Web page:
Many student loan buyers face a difficult decision when they buy a home.
Mortgage lenders generally require a 20% down payment on the home in order to avoid Private Mortgage Insurance, known as PMI. For this reason, many homebuyers opt to set aside 20% before making a purchase.
The dilemma for student loan borrowers is that each dollar that is used towards a down payment, is a dollar that cannot be used to pay down student loans.
Is it better to pay down student loans and live with PMI?
The short answer is that it depends.
Some borrowers may be tempted to live with PMI for a period of time in order to pay off some of their student loans. The advantage of this route is that borrowers can essentially turn high-interest student loan debt into low-interest mortgage debt. The cost of this maneuver is having to make PMI payments. For those with interest rates above 7 or 8%, it could be tempting.
The problem with making this move is that the decision isn’t one that can be made purely based upon interest rates. Tax implications and personal preferences also need to be considered.
There is an interest rate deduction for both student loans and mortgages. However, these deductions are not created equal.
The mortgage interest deduction is up to $10,000 per year and there is no income cap of phase out. The only limitation is that it can only be used on homes that cost less than $750,000 under the new tax law.
The student loan interest deduction is limited to $2,500 and the benefit starts to phase out for borrowers with AGIs above $65,000 and completely eliminated for single borrowers with and AGI above $80,000. These numbers jump to $135,000 and $165,000 respectively for married filing jointly borrowers.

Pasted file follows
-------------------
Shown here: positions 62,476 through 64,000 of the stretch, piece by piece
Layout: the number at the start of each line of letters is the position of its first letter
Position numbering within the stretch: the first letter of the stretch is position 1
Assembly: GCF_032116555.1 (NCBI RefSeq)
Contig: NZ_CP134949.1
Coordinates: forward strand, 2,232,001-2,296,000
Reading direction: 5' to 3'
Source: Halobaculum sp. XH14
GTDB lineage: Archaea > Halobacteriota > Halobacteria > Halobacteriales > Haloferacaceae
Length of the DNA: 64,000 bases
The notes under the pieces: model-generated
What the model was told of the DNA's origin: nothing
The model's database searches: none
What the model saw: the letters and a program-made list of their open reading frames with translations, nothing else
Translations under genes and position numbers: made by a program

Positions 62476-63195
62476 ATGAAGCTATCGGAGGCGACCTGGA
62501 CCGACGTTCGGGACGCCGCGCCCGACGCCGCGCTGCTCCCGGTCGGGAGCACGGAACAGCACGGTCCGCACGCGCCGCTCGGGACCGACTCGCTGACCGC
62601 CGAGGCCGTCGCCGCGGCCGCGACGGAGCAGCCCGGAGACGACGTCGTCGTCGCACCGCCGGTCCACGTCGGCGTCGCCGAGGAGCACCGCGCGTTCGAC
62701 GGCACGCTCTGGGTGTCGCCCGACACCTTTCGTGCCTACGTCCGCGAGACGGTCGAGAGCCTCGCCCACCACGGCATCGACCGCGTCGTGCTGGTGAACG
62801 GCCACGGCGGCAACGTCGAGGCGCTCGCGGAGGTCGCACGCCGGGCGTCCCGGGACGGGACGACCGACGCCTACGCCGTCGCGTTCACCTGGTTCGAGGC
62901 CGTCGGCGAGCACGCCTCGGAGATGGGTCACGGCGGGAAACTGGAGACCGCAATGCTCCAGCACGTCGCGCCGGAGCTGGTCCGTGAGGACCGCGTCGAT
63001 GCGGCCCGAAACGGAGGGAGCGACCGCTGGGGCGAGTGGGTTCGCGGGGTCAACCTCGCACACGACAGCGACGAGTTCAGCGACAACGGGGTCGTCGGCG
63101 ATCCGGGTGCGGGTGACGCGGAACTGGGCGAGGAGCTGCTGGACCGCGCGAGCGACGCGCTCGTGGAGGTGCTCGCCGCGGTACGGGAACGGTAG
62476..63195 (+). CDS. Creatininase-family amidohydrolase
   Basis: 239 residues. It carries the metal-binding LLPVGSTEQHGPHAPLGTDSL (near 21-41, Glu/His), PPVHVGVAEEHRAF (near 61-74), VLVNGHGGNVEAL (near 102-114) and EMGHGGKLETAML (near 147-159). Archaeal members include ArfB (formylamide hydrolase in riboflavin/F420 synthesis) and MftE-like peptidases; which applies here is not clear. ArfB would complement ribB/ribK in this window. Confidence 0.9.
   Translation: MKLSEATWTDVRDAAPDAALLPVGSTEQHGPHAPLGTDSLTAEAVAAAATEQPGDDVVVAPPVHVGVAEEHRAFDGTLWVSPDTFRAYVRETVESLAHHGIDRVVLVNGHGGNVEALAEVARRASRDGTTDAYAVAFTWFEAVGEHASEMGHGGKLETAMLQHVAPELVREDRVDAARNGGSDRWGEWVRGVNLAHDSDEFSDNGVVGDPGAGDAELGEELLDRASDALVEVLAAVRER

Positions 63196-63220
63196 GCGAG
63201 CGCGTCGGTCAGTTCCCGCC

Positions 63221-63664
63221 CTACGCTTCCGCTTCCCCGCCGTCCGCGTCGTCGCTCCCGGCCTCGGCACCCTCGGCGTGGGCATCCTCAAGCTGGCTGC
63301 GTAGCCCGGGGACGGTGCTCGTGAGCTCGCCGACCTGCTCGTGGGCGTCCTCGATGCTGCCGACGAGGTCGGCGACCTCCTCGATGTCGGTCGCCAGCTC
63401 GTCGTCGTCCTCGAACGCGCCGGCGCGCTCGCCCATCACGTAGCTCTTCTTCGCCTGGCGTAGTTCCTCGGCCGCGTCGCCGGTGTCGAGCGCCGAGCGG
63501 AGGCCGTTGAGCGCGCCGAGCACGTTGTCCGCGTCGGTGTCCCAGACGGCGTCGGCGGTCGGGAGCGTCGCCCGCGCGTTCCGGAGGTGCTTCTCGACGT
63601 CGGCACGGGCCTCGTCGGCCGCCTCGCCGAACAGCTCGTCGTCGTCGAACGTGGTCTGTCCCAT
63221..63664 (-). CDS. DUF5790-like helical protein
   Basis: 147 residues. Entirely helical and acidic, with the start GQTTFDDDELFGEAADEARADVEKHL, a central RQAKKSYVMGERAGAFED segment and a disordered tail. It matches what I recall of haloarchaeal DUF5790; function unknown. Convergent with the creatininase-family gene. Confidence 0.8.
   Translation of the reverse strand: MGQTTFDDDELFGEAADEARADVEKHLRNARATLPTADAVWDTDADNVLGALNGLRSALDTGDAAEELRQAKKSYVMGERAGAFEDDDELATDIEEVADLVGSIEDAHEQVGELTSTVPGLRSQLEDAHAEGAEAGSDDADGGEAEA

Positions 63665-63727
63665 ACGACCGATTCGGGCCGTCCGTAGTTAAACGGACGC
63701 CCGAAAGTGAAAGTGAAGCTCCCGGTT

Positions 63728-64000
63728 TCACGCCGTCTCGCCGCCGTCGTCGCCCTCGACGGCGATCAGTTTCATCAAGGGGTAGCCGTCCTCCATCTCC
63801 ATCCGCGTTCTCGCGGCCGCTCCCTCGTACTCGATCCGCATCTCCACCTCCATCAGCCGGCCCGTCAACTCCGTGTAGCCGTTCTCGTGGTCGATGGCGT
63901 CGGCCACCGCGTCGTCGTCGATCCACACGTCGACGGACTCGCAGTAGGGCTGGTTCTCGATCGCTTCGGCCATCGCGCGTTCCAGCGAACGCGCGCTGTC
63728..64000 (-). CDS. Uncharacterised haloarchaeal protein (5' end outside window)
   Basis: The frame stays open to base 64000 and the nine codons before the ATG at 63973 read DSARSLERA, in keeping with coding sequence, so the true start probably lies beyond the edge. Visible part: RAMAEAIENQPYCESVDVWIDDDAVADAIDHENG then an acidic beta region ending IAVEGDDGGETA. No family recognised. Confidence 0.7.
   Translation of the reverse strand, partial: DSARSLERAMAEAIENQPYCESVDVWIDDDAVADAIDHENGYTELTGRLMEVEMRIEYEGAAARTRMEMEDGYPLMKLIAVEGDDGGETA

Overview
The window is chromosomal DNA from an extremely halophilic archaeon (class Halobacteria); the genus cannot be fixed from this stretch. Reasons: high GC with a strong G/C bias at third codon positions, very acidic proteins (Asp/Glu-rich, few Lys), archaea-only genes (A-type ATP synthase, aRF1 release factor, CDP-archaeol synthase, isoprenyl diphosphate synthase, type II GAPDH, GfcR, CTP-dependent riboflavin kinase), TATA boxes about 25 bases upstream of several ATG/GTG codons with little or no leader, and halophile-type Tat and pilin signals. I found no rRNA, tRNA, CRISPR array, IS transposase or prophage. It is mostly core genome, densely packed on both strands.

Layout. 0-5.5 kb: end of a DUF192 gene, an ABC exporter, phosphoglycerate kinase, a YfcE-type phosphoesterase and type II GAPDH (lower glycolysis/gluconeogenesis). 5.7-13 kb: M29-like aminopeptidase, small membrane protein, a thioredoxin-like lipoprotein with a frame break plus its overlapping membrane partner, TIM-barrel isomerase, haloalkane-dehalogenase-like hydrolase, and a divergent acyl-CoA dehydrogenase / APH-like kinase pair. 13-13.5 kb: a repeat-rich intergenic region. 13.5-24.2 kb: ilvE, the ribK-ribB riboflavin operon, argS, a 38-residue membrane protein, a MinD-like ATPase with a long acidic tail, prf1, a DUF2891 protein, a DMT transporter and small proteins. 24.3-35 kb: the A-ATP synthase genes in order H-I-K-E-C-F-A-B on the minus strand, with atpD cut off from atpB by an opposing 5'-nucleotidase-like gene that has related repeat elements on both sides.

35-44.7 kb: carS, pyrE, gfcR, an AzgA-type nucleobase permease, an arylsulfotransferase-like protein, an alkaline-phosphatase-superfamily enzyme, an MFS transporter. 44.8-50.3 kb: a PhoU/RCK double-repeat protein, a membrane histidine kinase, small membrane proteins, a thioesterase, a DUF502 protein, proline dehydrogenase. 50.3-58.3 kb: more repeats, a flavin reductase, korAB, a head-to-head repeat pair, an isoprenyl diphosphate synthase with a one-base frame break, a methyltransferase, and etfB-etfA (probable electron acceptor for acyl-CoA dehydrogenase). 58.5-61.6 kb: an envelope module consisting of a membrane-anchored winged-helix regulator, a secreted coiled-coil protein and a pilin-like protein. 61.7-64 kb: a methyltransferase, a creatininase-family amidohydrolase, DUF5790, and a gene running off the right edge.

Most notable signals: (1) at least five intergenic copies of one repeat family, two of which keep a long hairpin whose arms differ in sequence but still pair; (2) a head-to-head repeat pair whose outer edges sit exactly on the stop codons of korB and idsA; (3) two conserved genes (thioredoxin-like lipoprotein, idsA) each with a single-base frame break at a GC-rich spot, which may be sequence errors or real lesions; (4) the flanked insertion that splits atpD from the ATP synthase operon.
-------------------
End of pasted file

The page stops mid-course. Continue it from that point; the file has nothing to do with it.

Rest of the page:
A final consideration is the fact that only taxpayers who itemize can take advantage of the mortgage interest deduction, but those who take the standard deduction can still claim student loan interest.
Danger of Default
Another concern to keep in mind is the danger of default on two different loan types.
If you don’t pay your mortgage, you will eventually lose your house.
Falling behind on your student loan payments can lead to wage garnishments and devastating credit consequences, but student loan defaults don’t usually result in evictions.
Door Number Three
The PMI, student loan, and mortgage down payment considerations do not have just the two possible options.
Borrowers with high interest student loan debt should also consider refinancing their student loans. By going this route, a larger down payment on a home is possible without committing to long-term high-interest student debt.
Like mortgages, refinancing student loans requires credit approval. For this reason we usually suggest student loan refinancing be done long before the mortgage process starts, or once the loan is closed. If you are considering refinancing student loans while applying for a mortgage, be sure to consult with your mortgage lender to make sure that the student loan process does not cause issues with the mortgage.
Options for paying down existing debt or making a down payment on a home can be confusing.
However, by considering the tax consequences, default risks, and interest rates, consumers can find the solution that best fits their needs.